Beyond the Auto Monoculture
There is an increasing number of experts voicing their opinions about the future of the automotive industry. We are hearing from top automotive executives, long-established industry consultants, as well as hearing from top automotive analysts on Wall Street about what’s ahead. All of these experts know how the automobile won out over public transit early in the last century, and as a result, today there is an automotive “monoculture.” Now predictions are being made focused on what the next dominant system will be, predictions of the next surface mobility monoculture. I think it’s a mistake to think we will have a single dominant approach in the future.
Today in the U.S., just about every car, SUV and light truck require a similar amount of road space, are fuelled at one of 150,000 gas stations across the country, and the standardized parking space for a car is ubiquitous. But a mobility monoculture is not healthy. Small vehicles are avoided because they are felt to be unsafe. Trying to mix bicycles on public roadways with cars is problematic. These are just two examples of the challenges of creating a diverse mobility system.
I could be wrong, but it feels like some of the automotive experts are trying to predict the next transportation system that will have dominance over other modes. Perhaps that involves choosing battery electric vehicles as the winner while hydrogen power fails. Or choosing private or shared use of autonomous cars as the next winner. Actually, in this coming Mobility-as-a-Service (MaaS) future, it sure looks like the new standard will be vehicle diversity.
Today, most of us are “locked” to our cars. Almost every day we are likely very near our car. We sleep in our homes, with our car in the garage just 50 feet away. Our car is a bit further away when at work, or shopping. In many ways, our cars are like an “appendage” to our bodies. We have lived so long with this dominant system, it’s hard for many of us to imagine a different system.
However, the MaaS future changes everything. We will no longer be locked to one transportation mode, but able to match a mobility mode to the needs for a trip. Travelers heading into a city center will likely change vehicles at the edge of the city core, into a smaller-sized transport to move quickly around the city interior. Neighborhoods will hopefully create separate corridors for light and local mobility modes, and allow citizens to circulate without having to depend on more sophisticated autonomous mobility services.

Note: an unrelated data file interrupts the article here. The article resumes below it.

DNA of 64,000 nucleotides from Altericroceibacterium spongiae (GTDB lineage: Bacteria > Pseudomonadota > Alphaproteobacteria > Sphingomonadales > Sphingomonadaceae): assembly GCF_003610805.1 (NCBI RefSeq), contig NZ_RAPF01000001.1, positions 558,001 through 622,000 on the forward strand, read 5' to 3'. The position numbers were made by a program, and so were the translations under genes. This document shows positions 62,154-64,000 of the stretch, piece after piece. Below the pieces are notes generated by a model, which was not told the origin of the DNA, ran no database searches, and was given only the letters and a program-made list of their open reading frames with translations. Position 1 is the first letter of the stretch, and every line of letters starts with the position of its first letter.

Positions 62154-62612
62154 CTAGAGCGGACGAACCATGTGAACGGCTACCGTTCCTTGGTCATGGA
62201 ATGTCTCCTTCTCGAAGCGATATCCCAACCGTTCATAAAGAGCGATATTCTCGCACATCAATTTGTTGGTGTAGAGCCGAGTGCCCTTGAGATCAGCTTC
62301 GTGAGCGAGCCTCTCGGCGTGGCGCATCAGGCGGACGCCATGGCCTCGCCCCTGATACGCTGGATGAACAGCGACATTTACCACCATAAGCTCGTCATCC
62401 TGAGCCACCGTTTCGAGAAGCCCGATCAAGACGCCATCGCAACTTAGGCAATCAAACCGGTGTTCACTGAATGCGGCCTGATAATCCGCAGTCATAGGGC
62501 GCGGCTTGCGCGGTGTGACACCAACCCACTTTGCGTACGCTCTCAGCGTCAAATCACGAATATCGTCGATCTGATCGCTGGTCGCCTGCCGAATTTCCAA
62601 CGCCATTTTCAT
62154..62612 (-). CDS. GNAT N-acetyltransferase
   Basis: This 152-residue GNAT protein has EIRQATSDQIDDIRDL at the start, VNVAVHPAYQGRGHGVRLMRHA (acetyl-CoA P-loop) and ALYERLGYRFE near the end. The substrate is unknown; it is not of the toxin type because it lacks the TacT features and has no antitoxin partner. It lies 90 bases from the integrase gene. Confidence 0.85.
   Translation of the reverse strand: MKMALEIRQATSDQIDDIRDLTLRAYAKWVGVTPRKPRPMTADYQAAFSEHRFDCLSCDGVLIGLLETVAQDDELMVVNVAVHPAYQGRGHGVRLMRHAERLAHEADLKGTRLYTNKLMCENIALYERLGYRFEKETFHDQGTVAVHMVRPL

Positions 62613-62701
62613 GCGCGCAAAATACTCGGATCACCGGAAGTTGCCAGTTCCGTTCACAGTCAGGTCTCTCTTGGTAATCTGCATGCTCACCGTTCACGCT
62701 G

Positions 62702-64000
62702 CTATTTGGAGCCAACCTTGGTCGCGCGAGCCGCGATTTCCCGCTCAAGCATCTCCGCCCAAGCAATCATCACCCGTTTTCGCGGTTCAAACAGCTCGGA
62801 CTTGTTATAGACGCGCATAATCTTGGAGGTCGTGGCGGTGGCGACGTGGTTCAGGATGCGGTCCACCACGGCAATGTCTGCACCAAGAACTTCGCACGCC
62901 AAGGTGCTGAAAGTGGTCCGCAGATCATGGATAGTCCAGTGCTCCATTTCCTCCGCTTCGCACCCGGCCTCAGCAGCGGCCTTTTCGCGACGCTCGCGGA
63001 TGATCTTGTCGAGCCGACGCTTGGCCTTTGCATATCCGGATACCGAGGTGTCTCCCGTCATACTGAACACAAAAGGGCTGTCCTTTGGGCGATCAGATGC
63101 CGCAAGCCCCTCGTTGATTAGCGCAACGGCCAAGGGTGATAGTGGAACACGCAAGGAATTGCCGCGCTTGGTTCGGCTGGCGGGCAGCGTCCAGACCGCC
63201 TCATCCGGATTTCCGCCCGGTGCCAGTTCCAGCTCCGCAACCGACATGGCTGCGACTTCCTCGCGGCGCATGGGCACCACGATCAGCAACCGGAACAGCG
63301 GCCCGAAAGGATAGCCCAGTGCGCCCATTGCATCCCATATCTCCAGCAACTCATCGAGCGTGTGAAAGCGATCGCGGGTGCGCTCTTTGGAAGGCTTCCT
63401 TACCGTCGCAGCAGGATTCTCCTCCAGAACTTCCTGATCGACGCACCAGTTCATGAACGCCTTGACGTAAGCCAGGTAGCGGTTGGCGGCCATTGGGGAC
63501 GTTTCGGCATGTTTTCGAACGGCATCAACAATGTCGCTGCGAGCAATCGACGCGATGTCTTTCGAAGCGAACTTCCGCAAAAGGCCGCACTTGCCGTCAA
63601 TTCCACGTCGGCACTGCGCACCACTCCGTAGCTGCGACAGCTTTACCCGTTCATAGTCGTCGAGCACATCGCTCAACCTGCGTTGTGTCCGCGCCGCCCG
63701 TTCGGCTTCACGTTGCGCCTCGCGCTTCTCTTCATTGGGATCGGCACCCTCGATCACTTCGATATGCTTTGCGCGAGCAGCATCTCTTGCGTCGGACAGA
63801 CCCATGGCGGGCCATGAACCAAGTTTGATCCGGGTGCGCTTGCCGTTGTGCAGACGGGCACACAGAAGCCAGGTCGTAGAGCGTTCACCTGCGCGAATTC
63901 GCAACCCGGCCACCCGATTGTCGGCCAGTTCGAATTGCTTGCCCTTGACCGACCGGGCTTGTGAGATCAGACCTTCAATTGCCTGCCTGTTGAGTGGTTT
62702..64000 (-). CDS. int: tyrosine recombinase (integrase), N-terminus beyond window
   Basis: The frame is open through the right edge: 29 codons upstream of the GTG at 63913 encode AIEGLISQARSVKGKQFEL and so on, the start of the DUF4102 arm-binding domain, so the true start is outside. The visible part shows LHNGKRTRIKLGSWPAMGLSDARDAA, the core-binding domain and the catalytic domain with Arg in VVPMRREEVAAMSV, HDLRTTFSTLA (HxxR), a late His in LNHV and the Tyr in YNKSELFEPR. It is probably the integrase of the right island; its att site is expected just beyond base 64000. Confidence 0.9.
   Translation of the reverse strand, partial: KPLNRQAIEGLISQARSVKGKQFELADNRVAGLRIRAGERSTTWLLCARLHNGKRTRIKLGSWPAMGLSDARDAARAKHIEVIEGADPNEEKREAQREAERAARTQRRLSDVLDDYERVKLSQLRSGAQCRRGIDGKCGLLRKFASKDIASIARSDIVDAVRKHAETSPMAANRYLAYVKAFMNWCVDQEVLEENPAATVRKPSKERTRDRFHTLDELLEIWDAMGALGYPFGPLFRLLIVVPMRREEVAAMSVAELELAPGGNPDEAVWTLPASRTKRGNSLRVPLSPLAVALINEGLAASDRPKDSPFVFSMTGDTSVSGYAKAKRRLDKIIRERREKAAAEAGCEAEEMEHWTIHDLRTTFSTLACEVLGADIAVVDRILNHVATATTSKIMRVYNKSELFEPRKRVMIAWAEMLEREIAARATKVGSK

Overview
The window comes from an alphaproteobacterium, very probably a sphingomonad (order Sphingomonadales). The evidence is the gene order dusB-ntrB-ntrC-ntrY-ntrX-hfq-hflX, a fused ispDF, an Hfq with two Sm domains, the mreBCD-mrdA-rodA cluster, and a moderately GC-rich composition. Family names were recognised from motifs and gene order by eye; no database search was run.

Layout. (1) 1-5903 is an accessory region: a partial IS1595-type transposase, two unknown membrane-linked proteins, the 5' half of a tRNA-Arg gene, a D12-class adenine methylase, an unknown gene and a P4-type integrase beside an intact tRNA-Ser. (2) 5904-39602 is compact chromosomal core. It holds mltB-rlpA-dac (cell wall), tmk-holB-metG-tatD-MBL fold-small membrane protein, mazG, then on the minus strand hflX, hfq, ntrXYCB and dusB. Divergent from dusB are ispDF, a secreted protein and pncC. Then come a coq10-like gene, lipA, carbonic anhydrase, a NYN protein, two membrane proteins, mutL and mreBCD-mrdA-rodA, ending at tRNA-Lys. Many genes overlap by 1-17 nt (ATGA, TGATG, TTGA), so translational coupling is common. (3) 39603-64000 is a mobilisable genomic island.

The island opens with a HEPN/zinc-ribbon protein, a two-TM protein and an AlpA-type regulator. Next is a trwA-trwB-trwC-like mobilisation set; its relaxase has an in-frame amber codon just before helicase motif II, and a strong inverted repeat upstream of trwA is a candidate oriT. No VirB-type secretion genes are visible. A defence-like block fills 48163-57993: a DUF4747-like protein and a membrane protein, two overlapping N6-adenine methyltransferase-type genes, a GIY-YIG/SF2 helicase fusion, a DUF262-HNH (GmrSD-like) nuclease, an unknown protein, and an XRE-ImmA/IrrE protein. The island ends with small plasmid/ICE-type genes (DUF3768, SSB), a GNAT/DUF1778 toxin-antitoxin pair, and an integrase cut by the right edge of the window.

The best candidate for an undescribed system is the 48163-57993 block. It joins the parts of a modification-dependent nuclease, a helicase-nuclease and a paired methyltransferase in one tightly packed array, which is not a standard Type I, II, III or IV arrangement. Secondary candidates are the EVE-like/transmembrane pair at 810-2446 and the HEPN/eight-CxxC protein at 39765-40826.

I am not sure if the automotive experts who are focused on what’s next have lived without owning a car in recent years. I wonder if they have spent any time in a city like Washington D.C., San Francisco or New York without having their own car, all cities where it is possible. The coming mobility diversity can best be understood by living in a location without one’s car. These mobility diverse large cities are only the tip of the iceberg, and it’s expected autonomous cars will enable most of America to switch to MaaS if desired.
If there is any aspect of the future that feels like a coming monoculture, it may be the future connected and autonomous cars. I certainly expect in 50 years few people will be steering their vehicles by themselves. But the autonomous car will not beat a bicycle for a short trip on a nice day. And the 52 percent of Americans lacking a sidewalk in front of their house will not be well served if autonomous cars are the only new mobility enhancements in their communities. Diversity is essential, and future diverse mobility systems are going to feel very different from what we know today.